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Coinbase CEO says SEC's Gensler is the outlier for refusing to provide guidance, but they still have the courts and Congress

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(Kitco News) - Coinbase CEO Brian Armstrong was interviewed by journalist Sonali Basak on the first day of Bloomberg Invest New York 2023, and he used the opportunity to stand up for his company in the wake of the SEC’s lawsuit against them.

“This was not unexpected,” Armstrong said. “We've been in discussion with the SEC for a long, long time. Even going back to before we were a public company, we started sharing with them how we operate our business, how we list assets on the platform, how we think about our staking program, a large number of dialogues back and forth. They allowed us to become a public company.”

Armstrong said he watched the agency’s tone begin to change over the past year, and they started asking more questions about the business. “We were very forthcoming,” he said. “We met with them probably 30 times over the last year, and we started to ask them for feedback. We said, ‘we would like there to be a robust market in the U.S. to trade crypto securities. Of the 1000-plus assets we've reviewed today, we've rejected 90 percent of them. The ones we trade, we believe are commodities. What feedback do you have for this for us? How can we come in and register? How can we work together?’ And unfortunately, we were met with silence.”

He said that Coinbase received no feedback or guidance during the 30 meetings. Then, when the SEC finally scheduled a meeting to provide feedback, they canceled it only a few days before, and the company received a Wells notice a few days after that.

“It's really unfortunate,” Armstrong said. “We work with regulators all over the world, other regulators here in the U.S. I think I'm a reasonable person to get along with. But unfortunately, the SEC under this Chair has taken a regulation-by-enforcement approach instead of creating a clear rulebook in the US that can allow this industry to be built in a safe and trusted way.”

Armstrong said that he attempted to meet with Gary Gensler personally a number of times, and finally secured a virtual meeting, where he received an icy reception from the SEC Chair. “We sort of came in, hat in hand, and said, ‘Chair Gensler, you've asked people to come in and register. Respectfully, we're here to register. What would you like us to do? What process would you like us to go through?’ And his response was, ‘talk to your lawyer, I'm not here to advise you.’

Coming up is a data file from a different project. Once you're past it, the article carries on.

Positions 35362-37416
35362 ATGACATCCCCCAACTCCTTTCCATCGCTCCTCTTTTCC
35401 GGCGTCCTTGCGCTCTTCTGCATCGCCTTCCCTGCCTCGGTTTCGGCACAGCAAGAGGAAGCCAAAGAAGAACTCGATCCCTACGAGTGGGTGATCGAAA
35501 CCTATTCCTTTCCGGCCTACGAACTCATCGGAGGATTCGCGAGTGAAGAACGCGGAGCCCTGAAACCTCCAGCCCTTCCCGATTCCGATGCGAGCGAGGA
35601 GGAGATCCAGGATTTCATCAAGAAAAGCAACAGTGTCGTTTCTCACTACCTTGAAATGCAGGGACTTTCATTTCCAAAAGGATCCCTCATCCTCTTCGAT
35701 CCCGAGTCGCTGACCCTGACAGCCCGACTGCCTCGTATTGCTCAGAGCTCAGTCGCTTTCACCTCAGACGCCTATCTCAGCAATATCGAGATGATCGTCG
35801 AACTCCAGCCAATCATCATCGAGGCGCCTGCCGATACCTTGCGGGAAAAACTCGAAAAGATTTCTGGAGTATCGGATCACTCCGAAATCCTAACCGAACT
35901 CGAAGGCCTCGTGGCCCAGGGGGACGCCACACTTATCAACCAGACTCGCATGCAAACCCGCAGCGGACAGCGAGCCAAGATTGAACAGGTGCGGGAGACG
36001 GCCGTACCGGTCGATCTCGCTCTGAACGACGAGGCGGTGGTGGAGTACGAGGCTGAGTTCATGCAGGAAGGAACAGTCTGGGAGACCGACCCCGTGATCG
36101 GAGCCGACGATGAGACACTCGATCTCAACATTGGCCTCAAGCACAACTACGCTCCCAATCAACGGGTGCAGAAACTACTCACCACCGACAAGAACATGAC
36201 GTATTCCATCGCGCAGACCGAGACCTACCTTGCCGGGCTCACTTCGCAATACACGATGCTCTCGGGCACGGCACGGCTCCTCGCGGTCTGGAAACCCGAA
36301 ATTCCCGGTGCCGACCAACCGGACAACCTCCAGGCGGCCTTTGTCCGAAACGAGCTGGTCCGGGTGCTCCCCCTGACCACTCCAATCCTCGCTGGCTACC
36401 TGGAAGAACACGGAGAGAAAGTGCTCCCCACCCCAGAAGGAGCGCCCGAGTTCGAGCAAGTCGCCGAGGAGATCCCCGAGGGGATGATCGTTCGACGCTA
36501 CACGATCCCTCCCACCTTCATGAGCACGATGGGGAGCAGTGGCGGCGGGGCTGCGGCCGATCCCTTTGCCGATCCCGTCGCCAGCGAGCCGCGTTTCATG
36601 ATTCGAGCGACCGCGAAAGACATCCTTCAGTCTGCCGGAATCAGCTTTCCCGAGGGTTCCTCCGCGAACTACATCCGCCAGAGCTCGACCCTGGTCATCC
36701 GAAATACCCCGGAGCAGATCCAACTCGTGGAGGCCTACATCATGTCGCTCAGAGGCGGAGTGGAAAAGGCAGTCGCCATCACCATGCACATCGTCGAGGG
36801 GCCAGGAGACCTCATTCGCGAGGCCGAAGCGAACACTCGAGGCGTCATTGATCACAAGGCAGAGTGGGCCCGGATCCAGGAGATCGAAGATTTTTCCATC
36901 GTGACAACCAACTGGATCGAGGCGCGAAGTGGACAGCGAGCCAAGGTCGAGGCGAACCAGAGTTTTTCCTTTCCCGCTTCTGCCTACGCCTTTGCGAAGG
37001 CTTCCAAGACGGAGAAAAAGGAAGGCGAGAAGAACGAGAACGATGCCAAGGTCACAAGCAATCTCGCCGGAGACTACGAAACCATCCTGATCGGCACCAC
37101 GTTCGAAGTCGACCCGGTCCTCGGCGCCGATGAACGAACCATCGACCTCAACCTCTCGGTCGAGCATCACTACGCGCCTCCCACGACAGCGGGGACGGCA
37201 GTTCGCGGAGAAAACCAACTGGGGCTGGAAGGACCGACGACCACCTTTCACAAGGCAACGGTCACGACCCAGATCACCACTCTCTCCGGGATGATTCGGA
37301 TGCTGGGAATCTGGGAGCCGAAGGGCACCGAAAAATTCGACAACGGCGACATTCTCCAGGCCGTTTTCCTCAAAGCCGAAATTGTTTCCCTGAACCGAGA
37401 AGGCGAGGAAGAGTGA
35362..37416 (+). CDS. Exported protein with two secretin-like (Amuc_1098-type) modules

In a follow-up conversation later in the day, Armstrong expanded upon the challenges and opportunities of doing business in the United States, and said Coinbase would go all the way to the Supreme Court if necessary.

“I think it is an important opportunity for us as a leader in the U.S. to get clarity for this industry, and for America, so we make sure this technology is built here and does not get pushed offshore where customers can get harmed,” Armstrong said. “Unfortunately, they decided to pursue this policy of regulation by enforcement.”

When asked if they were considering leaving the U.S. for a more welcoming jurisdiction, Armstrong said they weren’t going anywhere.

“I started this company in the U.S. because not only is it a big market, there is the rule of law here,” he said. “We have to follow the rule of law, and so does the SEC. If we are not getting a clear rulebook from the SEC, we have the opportunity to avail ourselves of the court and we will get case law created, regardless of what the case is. It is a step towards more clarity.”

Armstrong said their other recourse is for the United States Congress to act. “We saw a bill last week from McHenry and Thompson clarifying, this is the role of the CFTC and the SEC, and let's have consumer protections,” he said. “There is a broad recognition within Congress that the U.S. will get left behind. The UK, Hong Kong, Singapore, the UAE are saying ‘we want to be crypto and Web3 hubs, come here and build your business.’”

When asked whether he thought a change in administration could spur more regulatory clarity, he said that the current administration seemed quite willing to engage constructively with the industry, and the problem was at the head of the SEC.

“I think the SEC Chair is a bit of an outlier in the U.S. government,” Armstrong said. “Congress seems interested in crafting legislation. The Biden administration put out an executive order saying ‘we recognize the potential of this technology and we want to make sure the risks are mitigated.’ They asked the branches of government to introduce this. We are seeing some of the presidential candidates for next year start to talk about their stances on crypto and how it should be regulated. There is a good chance this becomes a relevant issue in the 2024 elections.”

Asked if the “overhang” of the current regulatory approach leading into the election might scare investors away, the Coinbase CEO pointed to the bullishness and resilience of the crypto market in the face of the SEC’s actions.

“This news came out, and it surprised me that crypto was up,” he said. “What I interpret from this is the SEC's rhetoric has been clear and they have been making lots of statements. If there is overhang it has probably been there for a while, and I do not think anybody was surprised by this news.”

Armstrong said their investors are long-term believers in the technology. “If others are fearful, it is probably an interesting buying opportunity,” he said. “They are excited about this as one of the three or four major technology trends happening in the world. Smart investors recognize that the U.S. is not going to sit on the sidelines.”

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